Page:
I can’t quite believe it’s already been eight months since I started my new job here at College Lake nature reserve, near Tring.
It was back in February that I began working as warden for this amazing site and the time since has passed in a blur.
It’s been exciting, challenging, surprising and rewarding, and I’d like to share some of the highlights of my first summer at the reserve.
I started at a great time of year, just in time to see the return of spring and with it the return of some of our breeding birds such as redshank, little ringed plover and oystercatcher.
Later on, it was wonderful to see spring unfolding into summer and watch as the reserve came alive with a spectacular display of colourful wild flowers and buzzing insects. I really enjoy learning to identify new species, and being here has given me the opportunity to do just that. A personal highlight was seeing my first ever green-flowered helleborine, just one of several species of orchid found here at College Lake.
The whole of my first year here is about getting to know the site; seeing how it changes with the seasons, watching different species come and go, and learning when work needs to be done in different parts of the reserve to keep all our wildlife habitats in excellent condition.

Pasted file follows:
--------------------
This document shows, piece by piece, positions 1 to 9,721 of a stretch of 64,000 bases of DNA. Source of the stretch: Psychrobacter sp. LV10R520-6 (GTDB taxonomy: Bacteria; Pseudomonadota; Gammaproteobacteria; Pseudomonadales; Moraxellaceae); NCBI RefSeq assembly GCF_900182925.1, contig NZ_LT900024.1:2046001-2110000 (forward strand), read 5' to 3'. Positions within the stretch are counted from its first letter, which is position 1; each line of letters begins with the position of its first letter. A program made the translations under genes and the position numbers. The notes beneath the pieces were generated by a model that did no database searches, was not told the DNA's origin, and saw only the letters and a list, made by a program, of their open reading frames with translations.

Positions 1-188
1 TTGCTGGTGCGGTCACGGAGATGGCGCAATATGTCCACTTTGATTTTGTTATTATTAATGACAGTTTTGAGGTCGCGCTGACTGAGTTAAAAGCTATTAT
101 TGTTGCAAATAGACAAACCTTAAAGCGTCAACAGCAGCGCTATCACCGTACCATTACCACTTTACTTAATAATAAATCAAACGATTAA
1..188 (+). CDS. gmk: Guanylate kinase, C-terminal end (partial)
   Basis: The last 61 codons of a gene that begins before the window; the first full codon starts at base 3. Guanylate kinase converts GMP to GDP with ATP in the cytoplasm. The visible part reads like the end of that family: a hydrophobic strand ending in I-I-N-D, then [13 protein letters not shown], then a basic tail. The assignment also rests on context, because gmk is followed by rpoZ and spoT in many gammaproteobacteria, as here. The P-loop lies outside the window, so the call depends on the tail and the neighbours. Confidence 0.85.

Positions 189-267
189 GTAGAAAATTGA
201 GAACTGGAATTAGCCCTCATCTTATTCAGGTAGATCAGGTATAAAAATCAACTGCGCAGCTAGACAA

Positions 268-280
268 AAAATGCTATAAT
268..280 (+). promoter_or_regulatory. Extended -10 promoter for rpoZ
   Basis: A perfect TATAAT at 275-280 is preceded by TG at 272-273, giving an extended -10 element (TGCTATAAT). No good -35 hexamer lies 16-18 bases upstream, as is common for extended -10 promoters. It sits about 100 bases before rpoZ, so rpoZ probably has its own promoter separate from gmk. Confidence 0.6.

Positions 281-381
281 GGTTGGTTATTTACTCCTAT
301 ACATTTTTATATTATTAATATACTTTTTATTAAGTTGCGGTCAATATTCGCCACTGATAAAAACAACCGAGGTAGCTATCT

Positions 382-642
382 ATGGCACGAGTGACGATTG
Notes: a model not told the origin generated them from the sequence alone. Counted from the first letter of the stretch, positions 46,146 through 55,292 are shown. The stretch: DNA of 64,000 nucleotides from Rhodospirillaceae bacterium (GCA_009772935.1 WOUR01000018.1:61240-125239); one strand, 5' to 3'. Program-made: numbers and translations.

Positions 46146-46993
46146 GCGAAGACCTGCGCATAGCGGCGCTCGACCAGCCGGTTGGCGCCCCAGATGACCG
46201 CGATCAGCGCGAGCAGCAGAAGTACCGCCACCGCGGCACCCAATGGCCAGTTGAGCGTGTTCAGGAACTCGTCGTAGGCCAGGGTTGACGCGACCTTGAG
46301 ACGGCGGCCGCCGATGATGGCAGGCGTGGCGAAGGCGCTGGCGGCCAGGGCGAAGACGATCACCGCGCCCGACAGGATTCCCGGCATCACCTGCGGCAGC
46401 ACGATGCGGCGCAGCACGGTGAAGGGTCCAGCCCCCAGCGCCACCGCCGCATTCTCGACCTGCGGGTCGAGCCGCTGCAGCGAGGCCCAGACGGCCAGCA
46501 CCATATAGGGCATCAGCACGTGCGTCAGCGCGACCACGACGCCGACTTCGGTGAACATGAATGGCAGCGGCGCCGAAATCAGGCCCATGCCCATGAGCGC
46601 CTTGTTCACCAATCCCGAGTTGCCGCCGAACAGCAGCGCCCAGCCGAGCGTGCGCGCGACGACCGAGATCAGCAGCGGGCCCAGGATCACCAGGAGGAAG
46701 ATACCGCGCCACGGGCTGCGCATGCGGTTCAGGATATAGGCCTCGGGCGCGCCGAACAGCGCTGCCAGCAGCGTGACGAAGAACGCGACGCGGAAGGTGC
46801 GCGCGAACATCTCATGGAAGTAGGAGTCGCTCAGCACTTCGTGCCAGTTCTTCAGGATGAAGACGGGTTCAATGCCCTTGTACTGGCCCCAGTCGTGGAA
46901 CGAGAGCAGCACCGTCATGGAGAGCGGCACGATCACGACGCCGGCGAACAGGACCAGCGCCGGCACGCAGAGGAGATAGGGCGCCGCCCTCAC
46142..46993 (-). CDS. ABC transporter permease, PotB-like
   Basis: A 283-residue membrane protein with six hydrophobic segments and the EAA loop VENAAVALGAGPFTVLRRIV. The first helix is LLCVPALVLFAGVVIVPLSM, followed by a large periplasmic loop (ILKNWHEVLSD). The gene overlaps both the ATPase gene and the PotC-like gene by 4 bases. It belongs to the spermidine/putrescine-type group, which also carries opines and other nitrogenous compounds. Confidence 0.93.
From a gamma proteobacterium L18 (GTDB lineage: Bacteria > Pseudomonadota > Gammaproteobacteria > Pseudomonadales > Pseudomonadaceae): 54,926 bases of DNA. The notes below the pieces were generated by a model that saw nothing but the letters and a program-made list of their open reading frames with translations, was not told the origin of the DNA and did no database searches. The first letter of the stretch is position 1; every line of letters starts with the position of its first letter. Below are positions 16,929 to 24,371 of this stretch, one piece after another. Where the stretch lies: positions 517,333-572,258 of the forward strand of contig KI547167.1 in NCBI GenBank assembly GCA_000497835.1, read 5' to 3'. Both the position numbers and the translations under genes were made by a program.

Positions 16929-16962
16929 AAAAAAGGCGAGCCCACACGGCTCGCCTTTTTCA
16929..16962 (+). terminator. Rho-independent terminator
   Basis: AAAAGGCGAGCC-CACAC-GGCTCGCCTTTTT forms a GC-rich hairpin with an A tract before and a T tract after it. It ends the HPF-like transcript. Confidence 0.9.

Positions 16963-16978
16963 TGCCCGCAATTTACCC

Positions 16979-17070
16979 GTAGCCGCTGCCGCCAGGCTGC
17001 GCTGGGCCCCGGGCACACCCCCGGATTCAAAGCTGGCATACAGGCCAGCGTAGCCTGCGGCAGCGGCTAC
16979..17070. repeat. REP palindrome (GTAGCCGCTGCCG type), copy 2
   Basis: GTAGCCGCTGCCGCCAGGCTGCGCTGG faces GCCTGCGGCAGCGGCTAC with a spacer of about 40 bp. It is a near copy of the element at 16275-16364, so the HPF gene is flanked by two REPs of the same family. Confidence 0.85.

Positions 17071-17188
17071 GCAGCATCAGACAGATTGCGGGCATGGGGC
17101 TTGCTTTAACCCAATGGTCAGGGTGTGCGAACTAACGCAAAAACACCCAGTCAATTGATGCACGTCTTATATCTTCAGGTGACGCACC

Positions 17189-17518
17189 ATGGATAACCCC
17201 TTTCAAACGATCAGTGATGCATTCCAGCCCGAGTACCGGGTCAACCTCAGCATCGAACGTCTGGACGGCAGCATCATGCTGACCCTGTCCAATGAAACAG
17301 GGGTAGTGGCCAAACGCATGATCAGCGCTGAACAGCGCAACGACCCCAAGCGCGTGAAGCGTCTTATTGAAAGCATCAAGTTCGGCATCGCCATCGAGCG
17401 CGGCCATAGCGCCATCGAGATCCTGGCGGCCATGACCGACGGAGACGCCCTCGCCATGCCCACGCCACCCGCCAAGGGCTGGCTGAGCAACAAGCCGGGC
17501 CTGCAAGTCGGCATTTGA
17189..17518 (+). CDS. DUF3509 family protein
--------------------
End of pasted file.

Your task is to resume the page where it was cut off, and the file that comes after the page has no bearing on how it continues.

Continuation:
I’ve got to know many dedicated people, who make up the various volunteer teams at College Lake. They do fantastic work and contribute a huge amount to the conservation.
The volunteer work parties that I run every week have helped me to carry out all sorts of jobs around the site, from constructing fences and clearing scrub to controlling some of our ‘problem’ species such as ragwort and nettle, which can easily dominate an area and stop other species from growing.
Some notable achievements include repainting six of the bird hides and resurfacing a muddy and neglected stretch of footpath leading to the June Ives Hide on the western side of the water.
Now, with autumn here, I am getting ready for work the new season is bringing. One of the major jobs I am looking forward to is getting out onto the marsh islands to cut back the vegetation. Once this is done it must be raked up and cleared from the islands.
By doing this each year we will stop the islands from becoming too overgrown and will keep them in good condition to attract some of the breeding wading birds, such as lapwing, that we want to encourage.
Doing this work should really allow me to see the reserve from a different angle.
College Lake is a large and complex site and it has been a challenge with so many new things to learn, but it is such a wonderful, beautiful place that it is a good challenge, and I feel privileged to be able to work somewhere so inspiring.